The 4 Key Elements All Rider-Specific Fitness Programs Should Have

Equestrian FitnessYoga, spinning, Pilates, CrossFit®, P90X®, Zoomba®, the Bar Method, POUND… there are as many fitness programs and fads in the world as there are people to use them. Each one has its unique appeal and touted benefit, though all provide essentially the same underlying benefit – they challenge the body’s habituated movement patterns, develop muscular strength and improve cardiovascular stamina.

Many equestrians have realized, quite rightly, that they ride better when they are stronger and have greater cardiovascular stamina. However, while there are fitness programs based on the inherent physical demands of cycling, dancing, running, kick boxing, wrestling, etc… there are no mainstream fitness programs that fully address the physical requirements of riding horses.

Many riders try whichever program appeals to them or their friends recommend, not knowing if the program is really making them ride better or not. Some of the popular fitness programs actually train the body in ways that are entirely counterproductive to riding! In some cases riders resort to creating their own programs – combining different fitness methodologies and hoping that if they put the right things together they will cover their fitness needs. Still others try to explain what they need to a personal trainer so he or she can develop an appropriate fitness program for them. Sometimes personal trainers come along who are themselves riders, and develop programs targeted to riders, but these are often not widely accessible to the average rider. It is highly unlikely that a Rider Fitness class will ever show up at the local gym, and until it does, riders are pretty much on their own in figuring out the best way to train their bodies off the horse.

What is a rider to do? How can you know if your favorite fitness program is actually helping you ride better? What should you look for in a fitness program? To help you answer these questions for yourself, I’ve identified four key elements a fitness program must have in order to make a positive and lasting impact on your riding. These four key elements are Balance, Coordination, Stability, and Mobility training. Let’s take a look at each element.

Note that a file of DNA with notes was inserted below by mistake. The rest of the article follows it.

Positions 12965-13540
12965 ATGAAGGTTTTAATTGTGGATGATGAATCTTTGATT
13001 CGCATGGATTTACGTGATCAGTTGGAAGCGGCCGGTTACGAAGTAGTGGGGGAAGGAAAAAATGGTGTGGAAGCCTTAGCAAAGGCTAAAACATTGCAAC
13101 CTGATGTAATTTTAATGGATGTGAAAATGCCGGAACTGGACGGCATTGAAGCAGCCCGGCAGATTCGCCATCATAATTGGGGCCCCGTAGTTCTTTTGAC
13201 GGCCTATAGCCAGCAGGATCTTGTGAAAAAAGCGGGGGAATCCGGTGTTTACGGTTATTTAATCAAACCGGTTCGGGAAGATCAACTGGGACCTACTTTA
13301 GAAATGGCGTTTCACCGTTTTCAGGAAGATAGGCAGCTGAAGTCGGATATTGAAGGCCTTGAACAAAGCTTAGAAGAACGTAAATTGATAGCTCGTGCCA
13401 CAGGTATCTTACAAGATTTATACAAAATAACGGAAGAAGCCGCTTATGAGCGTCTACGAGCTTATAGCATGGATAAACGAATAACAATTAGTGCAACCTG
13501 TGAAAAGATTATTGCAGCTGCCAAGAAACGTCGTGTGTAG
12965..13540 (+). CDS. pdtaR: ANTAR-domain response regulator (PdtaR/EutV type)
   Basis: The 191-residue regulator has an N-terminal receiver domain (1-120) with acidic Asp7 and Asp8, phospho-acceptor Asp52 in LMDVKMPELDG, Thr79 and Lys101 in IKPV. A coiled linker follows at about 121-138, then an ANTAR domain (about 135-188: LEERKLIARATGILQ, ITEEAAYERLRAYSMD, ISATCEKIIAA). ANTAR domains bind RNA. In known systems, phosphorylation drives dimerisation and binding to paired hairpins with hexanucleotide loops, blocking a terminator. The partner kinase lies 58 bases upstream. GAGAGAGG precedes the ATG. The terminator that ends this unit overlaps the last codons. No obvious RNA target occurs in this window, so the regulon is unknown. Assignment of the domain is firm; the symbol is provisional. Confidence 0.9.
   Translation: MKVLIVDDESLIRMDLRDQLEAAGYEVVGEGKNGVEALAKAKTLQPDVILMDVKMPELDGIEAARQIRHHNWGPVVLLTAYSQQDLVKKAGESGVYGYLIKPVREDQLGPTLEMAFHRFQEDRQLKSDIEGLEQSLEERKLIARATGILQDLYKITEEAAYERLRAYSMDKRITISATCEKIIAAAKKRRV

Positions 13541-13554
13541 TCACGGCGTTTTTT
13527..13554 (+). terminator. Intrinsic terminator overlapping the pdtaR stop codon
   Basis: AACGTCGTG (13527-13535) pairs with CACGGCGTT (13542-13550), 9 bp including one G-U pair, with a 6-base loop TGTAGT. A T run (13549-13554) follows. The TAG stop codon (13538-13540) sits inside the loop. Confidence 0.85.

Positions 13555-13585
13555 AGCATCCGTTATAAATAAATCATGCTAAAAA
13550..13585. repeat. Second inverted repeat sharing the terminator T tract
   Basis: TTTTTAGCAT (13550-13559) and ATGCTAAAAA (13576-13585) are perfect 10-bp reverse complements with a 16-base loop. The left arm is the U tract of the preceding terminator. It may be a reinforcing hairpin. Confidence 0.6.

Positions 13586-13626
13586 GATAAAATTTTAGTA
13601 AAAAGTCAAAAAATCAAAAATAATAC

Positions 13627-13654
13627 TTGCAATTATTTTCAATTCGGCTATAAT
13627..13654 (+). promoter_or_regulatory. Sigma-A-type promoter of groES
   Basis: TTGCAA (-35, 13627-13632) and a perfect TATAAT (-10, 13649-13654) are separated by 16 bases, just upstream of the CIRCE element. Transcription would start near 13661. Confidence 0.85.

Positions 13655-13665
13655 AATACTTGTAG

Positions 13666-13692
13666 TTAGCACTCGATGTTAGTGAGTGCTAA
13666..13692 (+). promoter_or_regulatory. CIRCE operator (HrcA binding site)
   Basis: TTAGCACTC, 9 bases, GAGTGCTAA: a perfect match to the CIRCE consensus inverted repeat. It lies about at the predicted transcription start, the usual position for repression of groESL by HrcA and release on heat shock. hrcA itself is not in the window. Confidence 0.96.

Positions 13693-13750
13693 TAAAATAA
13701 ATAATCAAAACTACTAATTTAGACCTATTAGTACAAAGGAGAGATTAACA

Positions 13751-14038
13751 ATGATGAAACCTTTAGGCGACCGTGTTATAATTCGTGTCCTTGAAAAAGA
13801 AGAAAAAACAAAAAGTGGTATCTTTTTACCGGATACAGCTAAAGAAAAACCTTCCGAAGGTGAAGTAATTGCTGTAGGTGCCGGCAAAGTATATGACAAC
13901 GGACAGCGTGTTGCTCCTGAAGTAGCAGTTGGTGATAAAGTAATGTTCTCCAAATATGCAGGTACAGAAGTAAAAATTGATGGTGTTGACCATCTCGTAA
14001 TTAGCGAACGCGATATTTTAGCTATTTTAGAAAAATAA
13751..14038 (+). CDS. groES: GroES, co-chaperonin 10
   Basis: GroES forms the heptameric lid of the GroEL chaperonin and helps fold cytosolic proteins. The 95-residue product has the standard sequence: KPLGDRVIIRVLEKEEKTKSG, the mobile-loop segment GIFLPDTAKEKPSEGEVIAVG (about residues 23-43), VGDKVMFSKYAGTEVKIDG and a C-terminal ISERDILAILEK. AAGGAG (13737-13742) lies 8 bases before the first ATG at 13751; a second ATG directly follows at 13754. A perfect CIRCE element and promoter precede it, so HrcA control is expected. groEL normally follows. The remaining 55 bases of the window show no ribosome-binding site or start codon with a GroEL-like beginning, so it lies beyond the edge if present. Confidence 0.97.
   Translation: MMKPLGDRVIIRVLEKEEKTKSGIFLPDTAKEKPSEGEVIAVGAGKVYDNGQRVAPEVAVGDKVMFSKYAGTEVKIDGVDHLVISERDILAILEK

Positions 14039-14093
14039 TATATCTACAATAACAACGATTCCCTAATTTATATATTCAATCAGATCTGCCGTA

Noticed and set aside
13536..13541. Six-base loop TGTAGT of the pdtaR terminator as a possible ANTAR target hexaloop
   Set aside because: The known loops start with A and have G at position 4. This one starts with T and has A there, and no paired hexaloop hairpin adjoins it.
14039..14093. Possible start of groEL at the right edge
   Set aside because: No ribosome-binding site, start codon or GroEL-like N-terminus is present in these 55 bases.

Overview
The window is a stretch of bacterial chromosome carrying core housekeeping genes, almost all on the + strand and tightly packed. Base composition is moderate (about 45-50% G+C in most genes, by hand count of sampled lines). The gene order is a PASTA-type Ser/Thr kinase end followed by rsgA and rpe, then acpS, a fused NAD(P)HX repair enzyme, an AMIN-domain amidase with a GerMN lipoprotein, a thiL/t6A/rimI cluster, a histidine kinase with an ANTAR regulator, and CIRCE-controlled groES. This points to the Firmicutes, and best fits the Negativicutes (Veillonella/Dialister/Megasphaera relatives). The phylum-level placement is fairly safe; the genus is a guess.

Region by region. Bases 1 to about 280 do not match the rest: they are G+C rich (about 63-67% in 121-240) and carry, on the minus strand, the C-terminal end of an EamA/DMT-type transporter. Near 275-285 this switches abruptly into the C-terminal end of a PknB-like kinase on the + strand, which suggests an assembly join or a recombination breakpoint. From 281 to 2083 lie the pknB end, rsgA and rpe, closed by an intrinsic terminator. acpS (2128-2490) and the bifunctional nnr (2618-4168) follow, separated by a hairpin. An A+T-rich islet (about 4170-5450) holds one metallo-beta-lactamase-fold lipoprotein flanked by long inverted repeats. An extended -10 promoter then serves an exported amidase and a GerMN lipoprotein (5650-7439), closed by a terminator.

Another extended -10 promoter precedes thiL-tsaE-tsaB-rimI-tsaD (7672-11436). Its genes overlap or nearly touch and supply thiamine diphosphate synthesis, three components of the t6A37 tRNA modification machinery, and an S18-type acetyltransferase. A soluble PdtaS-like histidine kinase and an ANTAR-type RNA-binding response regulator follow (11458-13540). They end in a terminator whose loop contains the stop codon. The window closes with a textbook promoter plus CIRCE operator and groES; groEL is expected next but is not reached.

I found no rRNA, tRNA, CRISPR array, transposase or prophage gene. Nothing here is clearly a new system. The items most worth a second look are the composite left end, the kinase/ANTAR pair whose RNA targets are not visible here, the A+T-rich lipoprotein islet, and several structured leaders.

Anyone can stand on a wobble board, do squats on a Bosu, or practice balance-challenging yoga poses, but as an equestrian, you need to be able to balance on your seat, on a moving object, with little to no control over how that object is going to move from moment to moment. No amount of standing balance is going to properly train that. However, balance training on a stability ball – both sitting and kneeling – will train your brain and body to respond to instantaneous balance changes that you have little control over. Training on the ball also brings a tremendous amount of awareness about how even the smallest changes in your upper body affect the horse’s balance, as the ball moves in response to every tiny shift you make. This type of training is invaluable, and there are numerous exercises that can be performed with the ball, that will greatly benefit your ability to balance in movement with the horse.


We all know the feeling of doing our best to keep our heels down, knees soft, seat deep, arms relaxed, hands just above the withers, eyes up, and still be trying to apply the correct aids in the correct timing, listening to the instructor’s next directions, and steering the horse all at once! This takes tremendous physical and mental coordination. Coordination training for the rider makes the physical coordination more instinctual for our bodies, so we have enough attention left over to be aware of what’s going on around us, feel what our horse is doing, and listen to the instructions we’re being given.

What does coordination training look like? Doing several things at once in an exercise will train our physical
coordination and expand our capacity for mental focus. For example, a side-to-side crossover exercise where one leg crosses in front and then behind the other will challenge coordination slightly, while adding a twist of the upper body, swing of the arms, and eyes following the twist at the same time, will begin to approximate the coordination your body needs for riding. Another, more advanced coordination exercise would be kneeling on a Side crunch on ballbalance ball while juggling balls. A good exercise program for riders will include many combination exercises such as these for optimum coordination training.